In this issue of JAMA Surgery, Newton et al1 present findings from a retrospective analysis of MarketScan Commercial Database health insurance claims data that documents that fluoroquinolone use vs comparator antibiotics is associated with an increased incidence of aortic aneurysm (AA) formation within 90 days in a large cohort of US adults. Mechanistically, this association is primarily for abdominal aortic and iliac artery aneurysms, not aortic dissections (ADs) or thoracic aortic aneurysms. The association was present across all age groups (≥35 to <65 years) and was consistent across sex and comorbidities. The study also documents that adult patients were more likely to undergo aneurysm repair (hazard ratio, 1.88; 95% CI, 1.44-2.46).
Identify all potential conflicts of interest that might be relevant to your comment.
Conflicts of interest comprise financial interests, activities, and relationships within the past 3 years including but not limited to employment, affiliation, grants or funding, consultancies, honoraria or payment, speaker's bureaus, stock ownership or options, expert testimony, royalties, donation of medical equipment, or patents planned, pending, or issued.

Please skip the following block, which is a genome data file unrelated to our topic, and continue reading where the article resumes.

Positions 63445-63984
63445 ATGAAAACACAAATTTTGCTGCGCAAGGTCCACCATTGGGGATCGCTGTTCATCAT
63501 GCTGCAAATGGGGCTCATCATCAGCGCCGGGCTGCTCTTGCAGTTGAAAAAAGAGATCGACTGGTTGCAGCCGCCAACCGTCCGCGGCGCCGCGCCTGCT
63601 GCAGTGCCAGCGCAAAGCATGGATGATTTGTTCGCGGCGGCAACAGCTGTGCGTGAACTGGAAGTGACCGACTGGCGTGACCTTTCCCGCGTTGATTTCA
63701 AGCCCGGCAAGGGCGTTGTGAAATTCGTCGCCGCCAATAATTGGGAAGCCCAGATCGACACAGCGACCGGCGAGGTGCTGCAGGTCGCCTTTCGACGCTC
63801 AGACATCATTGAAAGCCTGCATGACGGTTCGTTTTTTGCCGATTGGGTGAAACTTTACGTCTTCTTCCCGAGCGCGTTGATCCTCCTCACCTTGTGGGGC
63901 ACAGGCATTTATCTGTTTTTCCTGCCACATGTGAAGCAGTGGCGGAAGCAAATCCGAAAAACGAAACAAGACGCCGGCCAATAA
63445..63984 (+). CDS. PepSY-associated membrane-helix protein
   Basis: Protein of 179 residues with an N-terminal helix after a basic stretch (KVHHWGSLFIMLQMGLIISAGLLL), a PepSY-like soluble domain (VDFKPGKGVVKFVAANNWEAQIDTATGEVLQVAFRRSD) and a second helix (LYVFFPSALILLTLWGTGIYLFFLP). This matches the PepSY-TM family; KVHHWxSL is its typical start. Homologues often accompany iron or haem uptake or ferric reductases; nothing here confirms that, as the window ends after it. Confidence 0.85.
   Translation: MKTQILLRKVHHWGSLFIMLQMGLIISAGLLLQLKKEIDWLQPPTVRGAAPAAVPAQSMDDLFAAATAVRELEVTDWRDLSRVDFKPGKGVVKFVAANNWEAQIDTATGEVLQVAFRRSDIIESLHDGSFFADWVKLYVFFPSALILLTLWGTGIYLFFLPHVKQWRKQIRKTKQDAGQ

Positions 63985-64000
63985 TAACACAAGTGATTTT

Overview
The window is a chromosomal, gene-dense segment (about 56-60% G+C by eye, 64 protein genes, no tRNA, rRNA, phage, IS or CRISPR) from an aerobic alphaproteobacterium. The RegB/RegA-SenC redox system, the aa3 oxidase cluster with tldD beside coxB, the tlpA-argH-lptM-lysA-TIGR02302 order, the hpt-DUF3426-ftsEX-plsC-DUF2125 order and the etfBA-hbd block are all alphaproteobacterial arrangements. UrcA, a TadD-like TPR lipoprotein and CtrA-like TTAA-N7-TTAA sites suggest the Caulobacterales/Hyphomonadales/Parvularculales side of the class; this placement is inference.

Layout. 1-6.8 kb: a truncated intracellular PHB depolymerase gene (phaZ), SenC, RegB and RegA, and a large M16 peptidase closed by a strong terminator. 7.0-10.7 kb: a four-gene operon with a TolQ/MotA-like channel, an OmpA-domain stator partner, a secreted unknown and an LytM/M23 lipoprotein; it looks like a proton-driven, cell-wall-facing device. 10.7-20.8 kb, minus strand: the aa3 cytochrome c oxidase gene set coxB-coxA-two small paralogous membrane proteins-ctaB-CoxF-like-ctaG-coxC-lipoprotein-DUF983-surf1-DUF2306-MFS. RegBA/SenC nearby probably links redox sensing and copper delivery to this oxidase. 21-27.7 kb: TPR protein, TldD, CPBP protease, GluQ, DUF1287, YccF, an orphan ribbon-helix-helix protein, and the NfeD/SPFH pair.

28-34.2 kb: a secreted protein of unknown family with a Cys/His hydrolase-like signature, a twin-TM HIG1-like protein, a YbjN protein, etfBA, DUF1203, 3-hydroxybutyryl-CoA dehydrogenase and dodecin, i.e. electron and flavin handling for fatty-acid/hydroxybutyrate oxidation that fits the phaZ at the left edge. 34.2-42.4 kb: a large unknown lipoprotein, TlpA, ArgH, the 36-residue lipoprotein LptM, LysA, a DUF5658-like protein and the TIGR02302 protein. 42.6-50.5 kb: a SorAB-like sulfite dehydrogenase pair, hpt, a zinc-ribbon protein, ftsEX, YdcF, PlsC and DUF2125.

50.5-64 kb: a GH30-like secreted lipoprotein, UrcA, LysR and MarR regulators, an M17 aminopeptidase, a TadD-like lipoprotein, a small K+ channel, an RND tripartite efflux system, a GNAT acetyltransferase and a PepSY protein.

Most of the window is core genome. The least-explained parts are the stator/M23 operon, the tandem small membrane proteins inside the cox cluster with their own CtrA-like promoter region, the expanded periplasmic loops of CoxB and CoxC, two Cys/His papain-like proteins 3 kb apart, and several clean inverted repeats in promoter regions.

Err on the side of full disclosure.
If you have no conflicts of interest, check "No potential conflicts of interest" in the box below. The information will be posted with your response.
Not all submitted comments are published. Please see our commenting policy for details.
Filiberto AC, Upchurch GR. Fluoroquinolones and Aortic Disease—Is It Time to Broaden the Warning? JAMA Surg. 2021;156(3):273. doi:10.1001/jamasurg.2020.6185
Coronavirus Resource Center
Customize your JAMA Network experience by selecting one or more topics from the list below.